Every state maintains a registry of those believed to have abused or neglected a child. They began in the 1960s as a way for those who deal with child abuse, from doctors to social service workers, to maintain information for internal use. But over the years, the registries started being used in other arenas. Today, inclusion on a child abuse list can be a kind of scarlet letter barring a person from teaching or working with children, adopting, fostering or coaching youth sports.

They differ from the much better-known sex offender registries in at least one crucial way — a person doesn’t have to be convicted of a crime to be included.

Hawaii’s DHS handled 6,445 registry checks in 2018, including 3,362 from potential employers. Other checks involved child-care licensing, foster parents and other categories.

The states vary considerably in how they use the registries. In some, like Hawaii, inclusion on the list is for life, while others tailor the length of time to the seriousness of the offense.

In Bird’s case, she returned home from a dentist’s appointment one day in 2007 to find her husband of two years, Frank Fontana, performing CPR on their six-week-old daughter, who later died at Tripler Army Medical Center. Up until that point, the infant girl had been well and showed no signs of abuse.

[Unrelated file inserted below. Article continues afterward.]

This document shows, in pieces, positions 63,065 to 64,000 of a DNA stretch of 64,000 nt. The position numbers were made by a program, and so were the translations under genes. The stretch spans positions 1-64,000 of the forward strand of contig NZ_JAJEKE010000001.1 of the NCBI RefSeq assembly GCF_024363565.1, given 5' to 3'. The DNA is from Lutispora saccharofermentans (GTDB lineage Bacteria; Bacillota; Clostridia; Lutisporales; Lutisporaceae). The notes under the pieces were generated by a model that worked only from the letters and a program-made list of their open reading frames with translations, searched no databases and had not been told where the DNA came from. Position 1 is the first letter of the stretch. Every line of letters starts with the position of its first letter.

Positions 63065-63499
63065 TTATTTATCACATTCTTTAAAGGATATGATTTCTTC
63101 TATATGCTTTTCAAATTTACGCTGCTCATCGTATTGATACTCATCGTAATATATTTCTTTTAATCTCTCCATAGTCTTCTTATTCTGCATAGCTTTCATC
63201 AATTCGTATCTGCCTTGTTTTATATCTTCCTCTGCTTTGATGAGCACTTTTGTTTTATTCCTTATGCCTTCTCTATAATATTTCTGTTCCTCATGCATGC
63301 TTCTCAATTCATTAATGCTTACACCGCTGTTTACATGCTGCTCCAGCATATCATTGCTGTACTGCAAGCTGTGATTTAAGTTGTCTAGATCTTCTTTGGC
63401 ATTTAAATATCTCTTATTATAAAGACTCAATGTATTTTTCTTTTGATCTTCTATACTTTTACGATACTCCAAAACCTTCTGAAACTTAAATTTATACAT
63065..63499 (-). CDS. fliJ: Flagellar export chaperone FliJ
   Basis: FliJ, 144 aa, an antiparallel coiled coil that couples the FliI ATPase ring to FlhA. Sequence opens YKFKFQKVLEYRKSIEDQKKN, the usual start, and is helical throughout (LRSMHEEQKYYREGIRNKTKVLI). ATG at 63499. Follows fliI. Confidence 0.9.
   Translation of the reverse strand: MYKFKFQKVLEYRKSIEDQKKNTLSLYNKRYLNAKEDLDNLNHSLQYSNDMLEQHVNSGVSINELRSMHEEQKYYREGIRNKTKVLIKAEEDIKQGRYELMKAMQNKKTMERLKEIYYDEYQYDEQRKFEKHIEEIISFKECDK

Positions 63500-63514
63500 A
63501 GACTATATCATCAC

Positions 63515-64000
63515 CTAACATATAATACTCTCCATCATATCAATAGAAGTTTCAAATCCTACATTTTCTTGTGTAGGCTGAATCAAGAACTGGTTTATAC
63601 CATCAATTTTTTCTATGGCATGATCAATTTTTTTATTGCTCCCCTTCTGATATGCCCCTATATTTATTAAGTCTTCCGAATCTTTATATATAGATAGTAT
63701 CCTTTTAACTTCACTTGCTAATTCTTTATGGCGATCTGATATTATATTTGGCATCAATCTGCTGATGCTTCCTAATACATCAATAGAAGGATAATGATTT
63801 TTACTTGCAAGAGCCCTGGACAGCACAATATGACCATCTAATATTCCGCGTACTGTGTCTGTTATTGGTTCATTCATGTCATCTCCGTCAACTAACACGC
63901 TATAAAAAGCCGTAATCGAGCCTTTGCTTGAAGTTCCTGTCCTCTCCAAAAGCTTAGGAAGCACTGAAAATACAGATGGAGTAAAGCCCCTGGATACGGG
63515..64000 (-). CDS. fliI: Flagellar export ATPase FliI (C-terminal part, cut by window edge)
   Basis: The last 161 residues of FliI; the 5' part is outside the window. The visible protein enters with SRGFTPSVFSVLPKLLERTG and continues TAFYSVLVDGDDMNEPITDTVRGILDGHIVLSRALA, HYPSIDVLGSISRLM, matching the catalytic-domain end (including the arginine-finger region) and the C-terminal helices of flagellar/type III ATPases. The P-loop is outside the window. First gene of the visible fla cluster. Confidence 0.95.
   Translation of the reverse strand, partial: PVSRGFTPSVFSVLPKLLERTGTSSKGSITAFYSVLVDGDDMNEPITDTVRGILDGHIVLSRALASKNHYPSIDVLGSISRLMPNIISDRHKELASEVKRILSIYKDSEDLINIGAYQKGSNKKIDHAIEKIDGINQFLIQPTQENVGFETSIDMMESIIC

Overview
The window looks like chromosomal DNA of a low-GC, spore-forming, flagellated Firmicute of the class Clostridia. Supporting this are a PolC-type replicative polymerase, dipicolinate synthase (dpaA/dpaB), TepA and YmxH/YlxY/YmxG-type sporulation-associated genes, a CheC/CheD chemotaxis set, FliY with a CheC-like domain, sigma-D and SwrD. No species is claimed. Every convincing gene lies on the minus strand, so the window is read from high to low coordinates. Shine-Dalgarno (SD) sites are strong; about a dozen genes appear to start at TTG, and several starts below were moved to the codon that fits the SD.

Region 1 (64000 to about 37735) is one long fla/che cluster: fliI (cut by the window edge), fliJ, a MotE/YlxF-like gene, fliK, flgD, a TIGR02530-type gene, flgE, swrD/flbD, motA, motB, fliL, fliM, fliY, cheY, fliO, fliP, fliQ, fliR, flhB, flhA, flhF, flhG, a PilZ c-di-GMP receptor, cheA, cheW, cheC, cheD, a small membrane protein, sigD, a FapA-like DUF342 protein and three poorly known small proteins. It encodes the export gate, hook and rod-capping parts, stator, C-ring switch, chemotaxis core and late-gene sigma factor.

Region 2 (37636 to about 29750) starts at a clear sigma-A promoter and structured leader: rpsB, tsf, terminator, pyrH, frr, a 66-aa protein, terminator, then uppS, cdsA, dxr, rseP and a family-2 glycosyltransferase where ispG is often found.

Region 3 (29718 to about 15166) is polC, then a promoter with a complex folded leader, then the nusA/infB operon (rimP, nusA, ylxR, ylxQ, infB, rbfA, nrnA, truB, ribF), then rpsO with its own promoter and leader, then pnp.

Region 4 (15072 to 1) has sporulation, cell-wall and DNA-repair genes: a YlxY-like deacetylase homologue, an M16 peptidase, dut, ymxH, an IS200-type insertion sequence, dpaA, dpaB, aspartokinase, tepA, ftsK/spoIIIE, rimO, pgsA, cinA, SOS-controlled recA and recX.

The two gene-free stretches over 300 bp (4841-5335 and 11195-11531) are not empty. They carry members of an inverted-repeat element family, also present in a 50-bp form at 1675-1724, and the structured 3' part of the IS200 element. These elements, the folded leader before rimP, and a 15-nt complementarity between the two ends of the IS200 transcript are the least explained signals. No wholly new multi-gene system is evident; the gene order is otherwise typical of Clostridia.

DHS, per its regulations, listed both Bird and Fontana on the list of suspected child abusers without informing them, and DHS sought custody of their remaining daughter.

Victoria Kamamalu Building. Dept of Human Services.
The Hawaii Department of Human Services maintains the registry of people suspected of child abuse or neglect. 

Fontana, who was in the Navy, later confessed to abusing the daughter who died and pleaded guilty. The Navy concluded that Bird was not a suspect.

But under the regulations in place at the time, DHS had to find that placement on the registry was “frivolous or in bad faith” before removing a name. It found that neither criteria was met in Bird’s case, so she remained on the list as a “confirmed” child abuser.

Later that year, Bird complied with DHS requirements to regain custody of her surviving daughter rather than pursuing a full-blown family court case. She then left Hawaii.